Written by Diana Bauman, Contributing Writer
On my journey to real food, I started learning about the many hidden toxins in food and baking products that I used.
I know from experience how confusing and daunting it may seem to think about having to replace so many products for a healthier alternative. For this month’s series on ridding your home of toxins, I decided to share with you a list on some of the most important products that you can easily replace for a toxin free kitchen.
Bleached Paper Products
Most paper products in the United States are bleached with chlorine gas or chlorine derivatives. These chlorine chemicals are known to create dioxins as a by-product of the bleaching process.
Even in small amounts, dioxin is agreed upon to be toxic.
Two of the most popular bleached products we use in our kitchen are parchment paper and coffee filters.
Instead of white bleached parchement paper, replace it with natural unbleached parchment. It can be found in many grocery stores or natural food stores. The price is a bit more, however, it comes in larger roles which lasts much longer.
Instead of white coffee filters, choose brown. A natural variety that can be found at any grocery store for the same price… less the toxins.
Bleached white flour is generally made with benzoyl peroxide. Cake flour is bleached with chlorine dioxide. Both are toxic. In the United States we bleach our flour to quickly get it to pure white and aged for taste.
To avoid the toxins, purchase unbleached flour (or grind whole-grain flour freshly).
Did you know most baking powder contains aluminum? Aluminum is best to avoid since it accumulate in the brain and can potentially bring on diseases including Alzheimer’s.
Next time you need to buy baking powder, choose Rumford Baking Powder which is aluminum free.
Pure white cane sugar is processed and bleached using chlorine. (For more information on natural sweeteners, check out a post I’ve written including information about the refining process.)
For a toxin free sweetener, choose organic, evaporated cane juice. It can be substituted one for one with white sugar. It tastes just as sweet without the hidden toxins.
We often think of corn starch when we need to thicken sauces, gravies, soups, and stews. However, corn starch can often be genetically modified.
For a toxin free alternative, use arrowroot powder.
Arrowroot powder is primarily a starch thickener. It has several advantages over other thickeners in that arrowroot powder has a more neutral flavor and is especially good at thickening delicately flavored liquids. It works at low temperatures and tolerates acidic ingredients. While some sauces thickened with other starches become spongy if frozen, arrowroot powder thickened sauces stand up under freezing and thawing. It also prevents ice crystals from forming on your homemade ice cream.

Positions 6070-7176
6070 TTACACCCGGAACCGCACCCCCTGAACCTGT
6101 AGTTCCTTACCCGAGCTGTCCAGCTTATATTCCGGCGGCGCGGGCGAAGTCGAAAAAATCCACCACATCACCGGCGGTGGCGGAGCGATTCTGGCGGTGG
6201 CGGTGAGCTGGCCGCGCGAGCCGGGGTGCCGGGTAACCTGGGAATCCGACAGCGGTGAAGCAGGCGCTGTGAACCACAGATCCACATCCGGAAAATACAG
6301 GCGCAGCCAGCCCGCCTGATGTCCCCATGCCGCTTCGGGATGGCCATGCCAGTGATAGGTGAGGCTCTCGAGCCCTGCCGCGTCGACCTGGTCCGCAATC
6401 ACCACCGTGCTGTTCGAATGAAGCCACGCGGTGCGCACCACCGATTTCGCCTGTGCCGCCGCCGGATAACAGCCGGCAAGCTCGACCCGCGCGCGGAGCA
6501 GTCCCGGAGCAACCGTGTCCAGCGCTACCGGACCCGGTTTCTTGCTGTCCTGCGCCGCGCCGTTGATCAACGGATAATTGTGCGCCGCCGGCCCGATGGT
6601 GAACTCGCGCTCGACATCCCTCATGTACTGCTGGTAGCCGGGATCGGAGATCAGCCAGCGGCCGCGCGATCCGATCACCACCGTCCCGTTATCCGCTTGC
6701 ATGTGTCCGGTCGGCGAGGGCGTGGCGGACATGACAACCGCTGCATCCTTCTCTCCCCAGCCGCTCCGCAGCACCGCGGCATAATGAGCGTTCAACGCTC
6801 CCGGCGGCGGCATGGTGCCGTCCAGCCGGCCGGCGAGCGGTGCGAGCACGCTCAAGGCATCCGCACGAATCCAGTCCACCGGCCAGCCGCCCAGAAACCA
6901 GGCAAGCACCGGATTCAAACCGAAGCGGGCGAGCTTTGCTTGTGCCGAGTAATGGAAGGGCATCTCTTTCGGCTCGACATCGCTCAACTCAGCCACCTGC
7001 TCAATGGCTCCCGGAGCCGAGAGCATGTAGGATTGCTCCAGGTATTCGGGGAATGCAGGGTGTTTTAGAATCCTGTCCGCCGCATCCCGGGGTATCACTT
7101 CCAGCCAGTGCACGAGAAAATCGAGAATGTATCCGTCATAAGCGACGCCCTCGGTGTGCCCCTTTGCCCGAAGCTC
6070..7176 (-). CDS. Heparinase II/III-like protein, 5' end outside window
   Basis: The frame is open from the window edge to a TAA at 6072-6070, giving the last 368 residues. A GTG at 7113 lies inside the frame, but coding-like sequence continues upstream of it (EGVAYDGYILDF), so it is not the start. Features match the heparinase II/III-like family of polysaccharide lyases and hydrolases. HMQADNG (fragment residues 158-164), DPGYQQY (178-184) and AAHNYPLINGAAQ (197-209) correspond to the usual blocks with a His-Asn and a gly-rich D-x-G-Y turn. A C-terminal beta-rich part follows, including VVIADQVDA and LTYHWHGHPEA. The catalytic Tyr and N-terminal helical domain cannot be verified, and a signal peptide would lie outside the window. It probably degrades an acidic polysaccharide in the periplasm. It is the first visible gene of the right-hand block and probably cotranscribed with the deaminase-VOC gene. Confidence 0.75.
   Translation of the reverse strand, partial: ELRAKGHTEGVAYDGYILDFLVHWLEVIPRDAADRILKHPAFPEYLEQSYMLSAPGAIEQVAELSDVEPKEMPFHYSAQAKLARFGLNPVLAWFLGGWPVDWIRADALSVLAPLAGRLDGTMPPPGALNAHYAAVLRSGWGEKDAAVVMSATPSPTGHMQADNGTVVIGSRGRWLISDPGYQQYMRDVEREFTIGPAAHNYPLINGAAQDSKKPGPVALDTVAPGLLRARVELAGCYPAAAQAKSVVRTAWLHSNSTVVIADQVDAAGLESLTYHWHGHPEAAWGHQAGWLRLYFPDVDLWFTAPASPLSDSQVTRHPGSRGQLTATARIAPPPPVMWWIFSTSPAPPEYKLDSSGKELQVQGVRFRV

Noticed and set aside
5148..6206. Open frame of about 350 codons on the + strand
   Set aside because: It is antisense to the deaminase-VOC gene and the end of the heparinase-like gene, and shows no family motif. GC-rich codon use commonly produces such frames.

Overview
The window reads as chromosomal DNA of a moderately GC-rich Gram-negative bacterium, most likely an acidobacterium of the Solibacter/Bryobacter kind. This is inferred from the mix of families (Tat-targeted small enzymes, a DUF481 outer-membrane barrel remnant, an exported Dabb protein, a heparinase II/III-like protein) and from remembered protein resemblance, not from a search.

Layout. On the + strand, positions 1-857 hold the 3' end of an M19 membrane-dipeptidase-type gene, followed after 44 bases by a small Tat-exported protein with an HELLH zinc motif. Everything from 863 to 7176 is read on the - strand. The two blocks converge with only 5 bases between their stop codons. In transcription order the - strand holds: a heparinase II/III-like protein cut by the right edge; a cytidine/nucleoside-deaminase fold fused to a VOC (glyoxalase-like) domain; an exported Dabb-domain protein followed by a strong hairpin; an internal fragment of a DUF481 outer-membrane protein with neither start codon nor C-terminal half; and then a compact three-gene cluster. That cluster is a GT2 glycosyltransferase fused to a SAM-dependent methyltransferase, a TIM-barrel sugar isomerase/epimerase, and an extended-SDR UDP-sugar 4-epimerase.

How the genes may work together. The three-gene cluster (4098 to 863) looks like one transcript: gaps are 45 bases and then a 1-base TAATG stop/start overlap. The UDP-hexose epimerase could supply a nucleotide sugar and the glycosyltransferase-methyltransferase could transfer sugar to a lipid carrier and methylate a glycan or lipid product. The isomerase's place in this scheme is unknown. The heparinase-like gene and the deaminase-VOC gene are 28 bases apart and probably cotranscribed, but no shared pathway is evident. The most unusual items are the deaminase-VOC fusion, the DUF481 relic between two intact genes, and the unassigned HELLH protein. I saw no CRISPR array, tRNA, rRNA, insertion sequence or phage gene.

Arrowroot makes clear, shimmering fruit gels and is invaluable when you wish to have a clear, thickened sauce, for example, a fruit sauce. It will not make the sauce go cloudy, as will cornstarch, flour or other starchy thickening agents.
Most canned foods contain BPA.
Bisphenol A is an industrial chemical used in the liners of most metal cans. Cans made with BPA can leach into the containing food and acts as an environmental estrogen. Once ingested it effects our brain disrupting proper hormone functioning. It alters genes and interferes with normal physical and behavioral development. This is why it is particularly damaging to fetuses, infants and children.
It’s been controversial for some time, however, the FDA now shares a level of concern and many companies are going bpa free.
Instead of canned vegetables, buy frozen. They’re bpa free and taste much fresher than a canned variety.
Instead of buying canned beans, buy them dry and make them yourself. They freeze beautifully and are incredibly easy and cheap to make.
Unless you’re canning or freezing your own, canned tomatoes are particularly important to purchase bpa free. There high acidic content makes the bpa in the cans leach more.
Eden Organics makes a great variety of bpa free canned tomatoes in glass jars. Also, as of October 2011, Muir Glen Organic Tomatoes has gone bpa free. If the expiration date says 2013, it’s a bpa free can.
Baby Steps to a Toxin Free Kitchen
When you’re making the switch, take things one step at a time. There’s no need to overhaul your pantry in one day. As you use things up, buy a toxin free natural alternative.
Soon enough you’ll have a toxin free kitchen with products you can feel great about using to serve your family.